Two o’clock in the morning is a time unknown to sensible people. Those who do know it can be counted on three fingers: the profane, the pious, and possibly, the summiteer. The nine men who walk out of High Camp belong to at least one of these three groups already. Before the day is over, regardless of outcome, they will likely belong to one more.
Suddenly I wake. It is 1:30 in the morning on the slopes of Ağrı Dağı. At 13,000 feet it is cold and dark. A light wind is blowing. Uraz hollers down from the mess tent a second time. It is unnecessary.
The next day, I awaited some sign of my party. By evening it became clear that I had been “stood up” at the foot of Ararat. I contemplated the long trip back to Ankara–a total of 2,500 miles–for nothing at all. I looked up at Ararat. I had no special equipment for the climb and the mountain scared me to death.
Mustafa works his magic in the mess tent and dinner is served. Good appetites, for the most part, pull up to the table. The exception is Wilkerson, who was already reduced to fluids before we reached High Camp. Greg now follows suit. He talks of nausea, grimaces at the sight of food, and picks at Mustafa’s offerings on his styrofoam plate.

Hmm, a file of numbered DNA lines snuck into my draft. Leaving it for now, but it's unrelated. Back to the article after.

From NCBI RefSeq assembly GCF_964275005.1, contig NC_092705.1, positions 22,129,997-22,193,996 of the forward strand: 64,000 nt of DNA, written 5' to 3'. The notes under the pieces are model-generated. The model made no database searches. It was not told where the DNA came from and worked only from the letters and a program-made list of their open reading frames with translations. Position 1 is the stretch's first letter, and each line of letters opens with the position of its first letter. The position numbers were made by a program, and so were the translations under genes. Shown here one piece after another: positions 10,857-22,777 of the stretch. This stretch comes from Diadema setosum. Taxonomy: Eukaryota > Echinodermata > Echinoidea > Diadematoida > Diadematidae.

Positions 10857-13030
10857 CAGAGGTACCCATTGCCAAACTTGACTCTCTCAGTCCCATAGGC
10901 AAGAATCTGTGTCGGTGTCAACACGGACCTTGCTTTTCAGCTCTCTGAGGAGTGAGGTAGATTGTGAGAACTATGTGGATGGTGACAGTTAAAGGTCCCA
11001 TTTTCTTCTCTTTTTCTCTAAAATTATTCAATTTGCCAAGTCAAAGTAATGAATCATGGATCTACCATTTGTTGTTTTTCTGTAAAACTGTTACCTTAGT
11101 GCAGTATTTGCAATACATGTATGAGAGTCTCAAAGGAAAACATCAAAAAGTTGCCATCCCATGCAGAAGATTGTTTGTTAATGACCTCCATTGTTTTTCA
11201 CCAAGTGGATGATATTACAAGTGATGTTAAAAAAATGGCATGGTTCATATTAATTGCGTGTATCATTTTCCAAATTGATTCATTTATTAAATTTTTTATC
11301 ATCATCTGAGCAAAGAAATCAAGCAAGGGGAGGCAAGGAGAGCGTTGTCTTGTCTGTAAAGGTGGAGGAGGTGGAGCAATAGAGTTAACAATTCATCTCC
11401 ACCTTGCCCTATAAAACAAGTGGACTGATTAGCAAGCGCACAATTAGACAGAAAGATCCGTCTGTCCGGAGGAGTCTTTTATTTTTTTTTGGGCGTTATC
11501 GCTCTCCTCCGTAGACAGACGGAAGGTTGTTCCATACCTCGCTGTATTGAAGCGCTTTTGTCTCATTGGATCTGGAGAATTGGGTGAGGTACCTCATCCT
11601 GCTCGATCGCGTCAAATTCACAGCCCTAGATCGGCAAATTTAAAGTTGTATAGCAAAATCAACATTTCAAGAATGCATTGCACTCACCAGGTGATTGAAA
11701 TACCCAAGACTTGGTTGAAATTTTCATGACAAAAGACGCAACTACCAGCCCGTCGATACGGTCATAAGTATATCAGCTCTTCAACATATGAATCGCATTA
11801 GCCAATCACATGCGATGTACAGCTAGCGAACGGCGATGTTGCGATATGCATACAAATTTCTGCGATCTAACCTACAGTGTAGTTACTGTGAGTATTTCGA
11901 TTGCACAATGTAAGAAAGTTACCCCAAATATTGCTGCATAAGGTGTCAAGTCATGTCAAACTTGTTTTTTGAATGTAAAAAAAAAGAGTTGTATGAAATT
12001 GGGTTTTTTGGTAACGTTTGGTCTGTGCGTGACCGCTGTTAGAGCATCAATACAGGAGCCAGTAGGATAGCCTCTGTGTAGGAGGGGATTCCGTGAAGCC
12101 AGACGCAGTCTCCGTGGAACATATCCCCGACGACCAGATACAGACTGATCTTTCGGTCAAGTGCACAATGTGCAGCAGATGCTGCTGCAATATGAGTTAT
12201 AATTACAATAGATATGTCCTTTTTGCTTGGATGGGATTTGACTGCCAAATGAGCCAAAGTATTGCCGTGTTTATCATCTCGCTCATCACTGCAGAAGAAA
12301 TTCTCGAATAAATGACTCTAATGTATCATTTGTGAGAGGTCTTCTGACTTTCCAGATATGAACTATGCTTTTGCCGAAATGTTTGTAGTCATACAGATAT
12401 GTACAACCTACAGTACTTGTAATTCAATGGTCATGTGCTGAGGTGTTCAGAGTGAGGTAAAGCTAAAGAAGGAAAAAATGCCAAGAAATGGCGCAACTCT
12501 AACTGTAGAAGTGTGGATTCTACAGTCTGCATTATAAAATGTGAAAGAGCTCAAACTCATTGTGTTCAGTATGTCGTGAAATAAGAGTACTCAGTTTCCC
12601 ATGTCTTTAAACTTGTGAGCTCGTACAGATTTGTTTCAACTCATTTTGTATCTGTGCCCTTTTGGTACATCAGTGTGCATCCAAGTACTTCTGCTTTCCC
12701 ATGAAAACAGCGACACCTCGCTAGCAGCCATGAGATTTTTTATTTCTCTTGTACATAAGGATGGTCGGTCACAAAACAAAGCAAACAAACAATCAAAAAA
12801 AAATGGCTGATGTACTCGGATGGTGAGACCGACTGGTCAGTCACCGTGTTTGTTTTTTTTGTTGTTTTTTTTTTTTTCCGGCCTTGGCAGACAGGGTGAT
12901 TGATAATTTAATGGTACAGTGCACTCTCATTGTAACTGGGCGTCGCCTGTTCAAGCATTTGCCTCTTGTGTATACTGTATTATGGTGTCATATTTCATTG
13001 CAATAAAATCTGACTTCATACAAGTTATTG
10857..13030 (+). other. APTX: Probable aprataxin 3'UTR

“And the ark rested in the seventh month, on the seventeenth day of the month, upon the mountains of Ararat.”
The “mountains of Ararat”? Is it not rather the mountain of Ararat? This 17,000 foot peak on which I now labor, is it not marked Mt. Ararat on my excellent British Bartholomew map?
The afternoon passes in High Camp. We observe, lethargically, as the scattered clouds race past. One energetic system arrives overhead, threatens, and releases its moisture. It is not a heavy rain and is over nearly as soon as it begins. Afterwards, the sun reappears and peeks through the western sky.
One of the guys shouts, “Look, a rainbow!”
I return to my office to contemplate the document, “An Ascent of Ararat,” by Ward Patterson. Ward spent a decade between the late 1950s and late 1960s traveling Asia. In that decade, he logged some 65,000 miles on the road, visited 40 countries and exhausted at least three motorcycles. Later, he served as a campus minister at Indiana University and professor at Cincinnati Christian University.
We assemble outside the mess tent at High Camp. Uraz wants to have a look at our ice gear before dinner.
So far on Ağrı Dağı, the challenge (apart from my perverse need for more air!) has been to stay upright while scampering up steep slopes of broken scree. The gravel is thick and ubiquitous. At times, even the sturdiest trailmaster can (for reasons that I cannot yet predict) spontaneously break into a furious dance: he runs in place, feet at times on the mountain, at times in the sky. Gravel sprays in all directions. It is cartoonesque. Such displays are always entertaining when others do it; less so, of course, when it happens to me.
I climb the stairs from my office to the George Mark Elliot Library on the campus of Cincinnati Christian University. I am on a hunt. There is a rare (and ancient) word that has escaped the tools near my desk; this one requires the big muscles of the reference section.